The Confrontation between General Relativity
and Experiment

Update available: http://www.livingreviews.org/lrr-2014-4

Clifford M. Will
McDonnell Center for the Space Sciences
Department of Physics
Washington University
St. Louis, MO 63130, U.S.A.

'External link'http://wugrav.wustl.edu/people/CMW/

Abstract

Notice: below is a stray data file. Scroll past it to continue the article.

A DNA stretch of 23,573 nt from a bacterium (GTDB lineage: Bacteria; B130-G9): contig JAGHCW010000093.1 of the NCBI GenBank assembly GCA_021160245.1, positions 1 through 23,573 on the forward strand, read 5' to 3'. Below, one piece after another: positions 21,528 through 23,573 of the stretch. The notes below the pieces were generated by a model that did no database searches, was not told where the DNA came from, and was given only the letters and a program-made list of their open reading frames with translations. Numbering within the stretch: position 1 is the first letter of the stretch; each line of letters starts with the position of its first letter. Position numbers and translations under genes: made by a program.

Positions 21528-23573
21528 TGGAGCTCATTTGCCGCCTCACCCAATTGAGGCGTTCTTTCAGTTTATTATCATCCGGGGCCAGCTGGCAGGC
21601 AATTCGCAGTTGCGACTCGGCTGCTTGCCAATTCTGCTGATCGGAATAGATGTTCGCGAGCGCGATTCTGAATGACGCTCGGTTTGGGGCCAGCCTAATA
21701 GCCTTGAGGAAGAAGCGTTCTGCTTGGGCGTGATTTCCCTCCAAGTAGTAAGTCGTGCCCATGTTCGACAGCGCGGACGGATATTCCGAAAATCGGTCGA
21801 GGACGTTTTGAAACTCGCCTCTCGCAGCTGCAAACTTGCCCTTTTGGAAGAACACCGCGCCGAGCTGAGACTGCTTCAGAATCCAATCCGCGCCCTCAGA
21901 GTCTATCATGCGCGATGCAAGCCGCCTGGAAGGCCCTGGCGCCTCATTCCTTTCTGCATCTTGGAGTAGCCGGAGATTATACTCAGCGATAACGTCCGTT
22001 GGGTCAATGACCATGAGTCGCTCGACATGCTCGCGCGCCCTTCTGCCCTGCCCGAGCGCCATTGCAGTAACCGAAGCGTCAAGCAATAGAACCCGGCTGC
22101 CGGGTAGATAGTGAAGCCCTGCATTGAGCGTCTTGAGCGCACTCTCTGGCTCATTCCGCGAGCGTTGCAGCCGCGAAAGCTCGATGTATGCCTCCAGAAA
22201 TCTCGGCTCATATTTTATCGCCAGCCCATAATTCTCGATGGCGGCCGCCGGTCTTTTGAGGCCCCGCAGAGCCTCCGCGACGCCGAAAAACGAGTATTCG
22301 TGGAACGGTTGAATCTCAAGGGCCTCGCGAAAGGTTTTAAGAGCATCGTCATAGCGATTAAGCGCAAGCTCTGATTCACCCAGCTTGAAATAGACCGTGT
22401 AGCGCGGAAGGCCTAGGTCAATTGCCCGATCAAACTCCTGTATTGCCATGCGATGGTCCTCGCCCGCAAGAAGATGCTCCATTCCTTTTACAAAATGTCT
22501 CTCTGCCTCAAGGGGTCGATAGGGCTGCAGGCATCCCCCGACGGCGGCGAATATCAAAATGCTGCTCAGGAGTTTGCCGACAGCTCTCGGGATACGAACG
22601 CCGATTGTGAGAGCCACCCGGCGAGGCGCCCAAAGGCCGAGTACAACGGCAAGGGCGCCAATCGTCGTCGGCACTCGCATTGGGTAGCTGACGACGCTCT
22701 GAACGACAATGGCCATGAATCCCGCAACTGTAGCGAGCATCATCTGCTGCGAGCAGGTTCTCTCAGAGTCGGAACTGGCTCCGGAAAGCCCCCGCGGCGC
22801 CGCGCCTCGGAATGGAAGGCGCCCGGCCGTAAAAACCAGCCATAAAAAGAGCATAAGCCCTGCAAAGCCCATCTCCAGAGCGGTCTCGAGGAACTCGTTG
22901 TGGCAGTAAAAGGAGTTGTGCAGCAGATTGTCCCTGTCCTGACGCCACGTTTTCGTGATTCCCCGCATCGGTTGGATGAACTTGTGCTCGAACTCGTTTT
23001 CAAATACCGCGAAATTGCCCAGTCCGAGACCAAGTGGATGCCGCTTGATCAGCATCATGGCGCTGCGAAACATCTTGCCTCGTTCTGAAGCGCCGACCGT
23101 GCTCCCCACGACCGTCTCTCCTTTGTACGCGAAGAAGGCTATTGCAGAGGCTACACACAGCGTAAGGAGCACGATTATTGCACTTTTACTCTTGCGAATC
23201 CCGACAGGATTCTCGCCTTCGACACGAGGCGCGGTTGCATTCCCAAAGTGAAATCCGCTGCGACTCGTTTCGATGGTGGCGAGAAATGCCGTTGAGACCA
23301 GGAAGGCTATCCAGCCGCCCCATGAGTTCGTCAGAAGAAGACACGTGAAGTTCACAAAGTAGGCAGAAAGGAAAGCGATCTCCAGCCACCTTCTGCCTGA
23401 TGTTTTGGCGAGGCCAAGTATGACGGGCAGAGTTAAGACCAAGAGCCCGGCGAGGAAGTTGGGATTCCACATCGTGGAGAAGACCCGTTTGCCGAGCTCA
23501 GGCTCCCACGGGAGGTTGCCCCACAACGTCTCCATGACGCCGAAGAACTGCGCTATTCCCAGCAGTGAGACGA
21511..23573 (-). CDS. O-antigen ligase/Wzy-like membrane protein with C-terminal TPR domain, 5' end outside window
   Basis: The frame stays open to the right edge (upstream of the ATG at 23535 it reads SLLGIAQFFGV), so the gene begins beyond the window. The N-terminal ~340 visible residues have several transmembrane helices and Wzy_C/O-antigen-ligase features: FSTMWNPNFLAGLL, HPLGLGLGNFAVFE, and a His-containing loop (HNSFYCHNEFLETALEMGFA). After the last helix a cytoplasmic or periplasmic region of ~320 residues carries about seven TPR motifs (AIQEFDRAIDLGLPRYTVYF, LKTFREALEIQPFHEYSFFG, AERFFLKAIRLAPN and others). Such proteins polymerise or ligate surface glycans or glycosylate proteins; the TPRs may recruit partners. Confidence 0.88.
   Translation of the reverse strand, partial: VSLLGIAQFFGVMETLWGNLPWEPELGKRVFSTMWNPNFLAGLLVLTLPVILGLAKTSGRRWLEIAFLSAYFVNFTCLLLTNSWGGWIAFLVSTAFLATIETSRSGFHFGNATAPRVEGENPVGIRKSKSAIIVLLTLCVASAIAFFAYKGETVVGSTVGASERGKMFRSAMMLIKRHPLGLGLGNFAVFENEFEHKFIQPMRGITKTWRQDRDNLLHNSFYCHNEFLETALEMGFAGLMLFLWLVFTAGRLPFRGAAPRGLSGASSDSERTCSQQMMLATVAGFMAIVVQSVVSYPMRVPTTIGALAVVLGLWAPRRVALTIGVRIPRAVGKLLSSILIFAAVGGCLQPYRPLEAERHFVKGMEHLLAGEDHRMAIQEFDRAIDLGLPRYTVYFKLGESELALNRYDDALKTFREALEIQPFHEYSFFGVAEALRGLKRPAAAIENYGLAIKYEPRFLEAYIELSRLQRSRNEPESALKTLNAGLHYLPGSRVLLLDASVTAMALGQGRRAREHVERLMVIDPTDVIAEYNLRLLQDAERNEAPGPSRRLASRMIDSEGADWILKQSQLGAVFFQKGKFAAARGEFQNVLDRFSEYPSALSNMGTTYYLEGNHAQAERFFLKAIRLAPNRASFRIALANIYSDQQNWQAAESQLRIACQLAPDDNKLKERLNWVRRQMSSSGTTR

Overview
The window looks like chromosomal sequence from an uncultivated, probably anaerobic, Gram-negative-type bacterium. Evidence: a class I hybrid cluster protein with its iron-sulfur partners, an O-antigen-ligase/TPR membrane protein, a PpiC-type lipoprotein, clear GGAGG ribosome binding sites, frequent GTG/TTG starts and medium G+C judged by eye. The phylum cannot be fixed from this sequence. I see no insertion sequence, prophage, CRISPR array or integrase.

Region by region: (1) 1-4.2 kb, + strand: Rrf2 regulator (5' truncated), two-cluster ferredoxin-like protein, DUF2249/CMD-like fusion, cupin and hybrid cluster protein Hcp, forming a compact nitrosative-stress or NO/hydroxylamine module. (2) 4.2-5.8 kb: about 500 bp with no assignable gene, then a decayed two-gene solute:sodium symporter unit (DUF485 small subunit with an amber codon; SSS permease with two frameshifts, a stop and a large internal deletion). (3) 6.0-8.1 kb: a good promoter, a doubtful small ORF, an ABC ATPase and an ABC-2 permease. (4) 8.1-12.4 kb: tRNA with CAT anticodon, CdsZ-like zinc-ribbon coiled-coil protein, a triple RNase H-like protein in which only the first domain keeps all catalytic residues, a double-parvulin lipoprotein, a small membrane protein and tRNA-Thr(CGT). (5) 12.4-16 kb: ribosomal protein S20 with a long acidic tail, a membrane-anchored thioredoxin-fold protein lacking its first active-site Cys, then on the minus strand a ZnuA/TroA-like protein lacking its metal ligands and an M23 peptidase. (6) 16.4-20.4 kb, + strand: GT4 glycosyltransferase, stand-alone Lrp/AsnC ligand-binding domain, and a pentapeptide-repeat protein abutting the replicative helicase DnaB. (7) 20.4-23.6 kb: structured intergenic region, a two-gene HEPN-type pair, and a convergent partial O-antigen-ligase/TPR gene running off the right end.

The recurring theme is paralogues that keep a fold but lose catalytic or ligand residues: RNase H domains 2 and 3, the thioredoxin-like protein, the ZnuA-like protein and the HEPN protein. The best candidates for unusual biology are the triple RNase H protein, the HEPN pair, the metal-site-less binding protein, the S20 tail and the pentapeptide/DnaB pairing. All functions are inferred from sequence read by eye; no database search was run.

The status of experimental tests of general relativity and of theoretical frameworks for analyzing them is reviewed. Einstein’s equivalence principle (EEP) is well supported by experiments such as the Eötvös experiment, tests of special relativity, and the gravitational redshift experiment. Ongoing tests of EEP and of the inverse square law are searching for new interactions arising from unification or quantum gravity. Tests of general relativity at the post-Newtonian level have reached high precision, including the light deflection, the Shapiro time delay, the perihelion advance of Mercury, and the Nordtvedt effect in lunar motion. Gravitational wave damping has been detected in an amount that agrees with general relativity to better than half a percent using the Hulse–Taylor binary pulsar, and other binary pulsar systems have yielded other tests, especially of strong-field effects. When direct observation of gravitational radiation from astrophysical sources begins, new tests of general relativity will be possible.